The fallibility of human athletes keeps human oddsmakers employed in yet another business where artificial intelligence is ascendant.
The advance of technology and a growing appetite — among sportsbooks, but presumably, eventually American bettors — for fast-paced in-game betting markets has almost expunged humans from the process already. Even sports with paces of play more conducive to in-game wagering — like golf and baseball — leave few stagnant moments to synthesize data from the fields of play into lines that bettors have time to consume.
But these artificial intelligence systems still require human oversight, said Max Wright, chief commercial officer of IMG Arena, because while they excel at assessing data points, they struggle with boiling points and low points.
“Trying to understand things like momentum is really hard for a computer algorithm to determine.”
“I think that the point at which you have a solution that can be left entirely on its own with no manual oversight or intervention is still a long way off,” Wright told Gaming Today. “Trying to understand things like momentum is really hard for a computer algorithm to determine. The data points will tell them that Player X is still in the lead, but Player X may have just double-bogeyed the previous hole, slid back into the field, had a temper tantrum, may look dejected. The caddy hasn’t been able to calm them down.
“How do you input that data point so that the model can process that? I don’t think it can, at least not currently anyway.”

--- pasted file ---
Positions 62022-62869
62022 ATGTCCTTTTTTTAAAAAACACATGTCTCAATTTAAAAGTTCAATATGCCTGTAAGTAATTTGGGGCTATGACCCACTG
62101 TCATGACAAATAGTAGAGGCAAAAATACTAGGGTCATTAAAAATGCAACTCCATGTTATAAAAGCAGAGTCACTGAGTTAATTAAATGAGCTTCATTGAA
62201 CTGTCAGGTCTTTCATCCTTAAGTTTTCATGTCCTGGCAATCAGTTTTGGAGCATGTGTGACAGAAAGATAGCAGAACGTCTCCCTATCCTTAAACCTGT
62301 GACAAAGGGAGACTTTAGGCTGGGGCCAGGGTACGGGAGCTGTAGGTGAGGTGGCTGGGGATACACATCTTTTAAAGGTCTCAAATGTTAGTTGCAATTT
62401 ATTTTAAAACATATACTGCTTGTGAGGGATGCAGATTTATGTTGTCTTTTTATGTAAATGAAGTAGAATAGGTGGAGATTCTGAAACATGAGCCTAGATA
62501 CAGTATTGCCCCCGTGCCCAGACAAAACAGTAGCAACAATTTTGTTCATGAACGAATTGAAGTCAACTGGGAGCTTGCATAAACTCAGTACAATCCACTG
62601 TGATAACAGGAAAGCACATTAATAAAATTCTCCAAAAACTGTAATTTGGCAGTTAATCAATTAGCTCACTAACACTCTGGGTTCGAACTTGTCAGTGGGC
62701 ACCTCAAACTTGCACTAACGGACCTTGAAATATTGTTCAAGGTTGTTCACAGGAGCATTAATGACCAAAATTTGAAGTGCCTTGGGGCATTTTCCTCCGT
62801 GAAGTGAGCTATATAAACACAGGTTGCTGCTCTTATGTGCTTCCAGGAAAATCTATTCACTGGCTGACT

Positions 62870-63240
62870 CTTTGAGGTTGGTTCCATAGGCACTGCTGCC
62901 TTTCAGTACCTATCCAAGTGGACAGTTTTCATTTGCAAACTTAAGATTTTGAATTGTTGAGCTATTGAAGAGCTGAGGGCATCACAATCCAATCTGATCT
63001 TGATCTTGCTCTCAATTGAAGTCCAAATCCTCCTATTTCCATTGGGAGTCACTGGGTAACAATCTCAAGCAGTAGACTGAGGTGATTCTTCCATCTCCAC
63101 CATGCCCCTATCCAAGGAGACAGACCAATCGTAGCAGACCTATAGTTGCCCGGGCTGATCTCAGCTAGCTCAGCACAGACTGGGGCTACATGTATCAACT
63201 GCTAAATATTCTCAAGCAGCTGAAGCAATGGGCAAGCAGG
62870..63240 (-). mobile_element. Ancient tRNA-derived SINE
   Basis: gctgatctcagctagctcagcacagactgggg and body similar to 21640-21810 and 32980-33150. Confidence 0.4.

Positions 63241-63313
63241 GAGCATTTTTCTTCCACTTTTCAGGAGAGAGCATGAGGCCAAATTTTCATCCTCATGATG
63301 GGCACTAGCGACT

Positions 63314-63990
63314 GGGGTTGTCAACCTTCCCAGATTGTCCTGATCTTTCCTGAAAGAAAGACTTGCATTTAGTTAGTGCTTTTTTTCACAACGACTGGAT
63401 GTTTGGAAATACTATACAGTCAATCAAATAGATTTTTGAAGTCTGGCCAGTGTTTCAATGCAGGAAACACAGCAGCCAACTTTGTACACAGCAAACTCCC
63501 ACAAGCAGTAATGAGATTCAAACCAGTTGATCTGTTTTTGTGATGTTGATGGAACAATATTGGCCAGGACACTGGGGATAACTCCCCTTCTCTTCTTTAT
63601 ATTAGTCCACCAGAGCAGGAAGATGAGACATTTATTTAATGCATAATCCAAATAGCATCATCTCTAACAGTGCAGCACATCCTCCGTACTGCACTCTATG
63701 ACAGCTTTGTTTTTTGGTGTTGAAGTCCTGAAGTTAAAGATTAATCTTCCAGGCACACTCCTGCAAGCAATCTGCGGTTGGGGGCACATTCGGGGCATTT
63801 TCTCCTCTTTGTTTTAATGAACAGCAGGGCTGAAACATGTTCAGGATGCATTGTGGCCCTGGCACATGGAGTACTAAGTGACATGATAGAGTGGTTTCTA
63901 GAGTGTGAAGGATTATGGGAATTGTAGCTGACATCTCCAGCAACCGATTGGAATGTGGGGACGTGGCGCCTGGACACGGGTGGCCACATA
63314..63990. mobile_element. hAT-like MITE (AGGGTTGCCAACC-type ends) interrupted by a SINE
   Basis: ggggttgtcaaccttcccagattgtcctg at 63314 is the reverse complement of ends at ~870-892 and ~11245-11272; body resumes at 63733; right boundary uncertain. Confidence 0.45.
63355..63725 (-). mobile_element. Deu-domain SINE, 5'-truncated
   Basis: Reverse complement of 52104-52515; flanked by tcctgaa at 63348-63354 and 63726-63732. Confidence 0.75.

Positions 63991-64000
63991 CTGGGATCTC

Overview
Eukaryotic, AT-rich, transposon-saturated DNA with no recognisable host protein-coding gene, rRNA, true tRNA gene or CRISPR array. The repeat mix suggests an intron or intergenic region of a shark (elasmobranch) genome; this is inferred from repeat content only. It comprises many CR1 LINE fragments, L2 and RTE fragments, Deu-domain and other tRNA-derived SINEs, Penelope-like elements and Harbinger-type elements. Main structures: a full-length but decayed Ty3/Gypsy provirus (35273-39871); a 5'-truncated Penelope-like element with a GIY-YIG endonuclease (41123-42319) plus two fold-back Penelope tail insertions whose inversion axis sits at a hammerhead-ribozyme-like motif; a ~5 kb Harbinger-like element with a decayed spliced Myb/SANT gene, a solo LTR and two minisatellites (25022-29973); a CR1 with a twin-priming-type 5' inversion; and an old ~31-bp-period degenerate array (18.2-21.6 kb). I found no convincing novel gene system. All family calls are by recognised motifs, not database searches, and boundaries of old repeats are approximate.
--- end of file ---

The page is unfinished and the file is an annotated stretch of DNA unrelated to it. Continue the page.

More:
Wright surmised that even for the next 10 years, what novices conceptualize as all-knowing AI will still require a human supervisor to account for human elements. For now, the system and the trader will keep to their own “layer.”
“You’ve got one [layer], what the maths tells [sic] you should be the outcome,” Wright explained, “based upon years and years and years worth of historical data about what happened in similar situations. And that will create the true probability. And the betting markets are offering true probability.
“But then there’s pricing in a margin and an outcome into all the different solutions.”
Humans Move Into Supervisor Roles in Sportsbooks
So for now, humans remain in the room. But doing much less.
“Live betting has always needed a huge degree of reliance upon maths and algorithms and automation in order to deliver its product,” Wright said. “If you rewind to retail betting experiences from 30 years ago, what you had was, it was a very manual process: people pricing up horse races through experience and knowledge and mathematics on paper, and then publishing those prices.”
“Today, we are almost entirely automated in the way in which we produce the live betting experience. You have betting algorithms that are set up to process live information coming from the course and then to spit out live odds. And that is in the modern context, is a reasonably basic form of AI.”
Wright used a PGA Tour moment from the Arnold Palmer Invitational in March as an example.
“So even though it might be overwhelmingly likely that [Kurt] Kitayama will win from the position that he’s in, as we saw at Bay Hill [earlier this month] when the drive went left on — was it on 10? — that has a big effect and that’s something that a trading team will look at, and they will start to price in, and it will affect the outcome of different players.”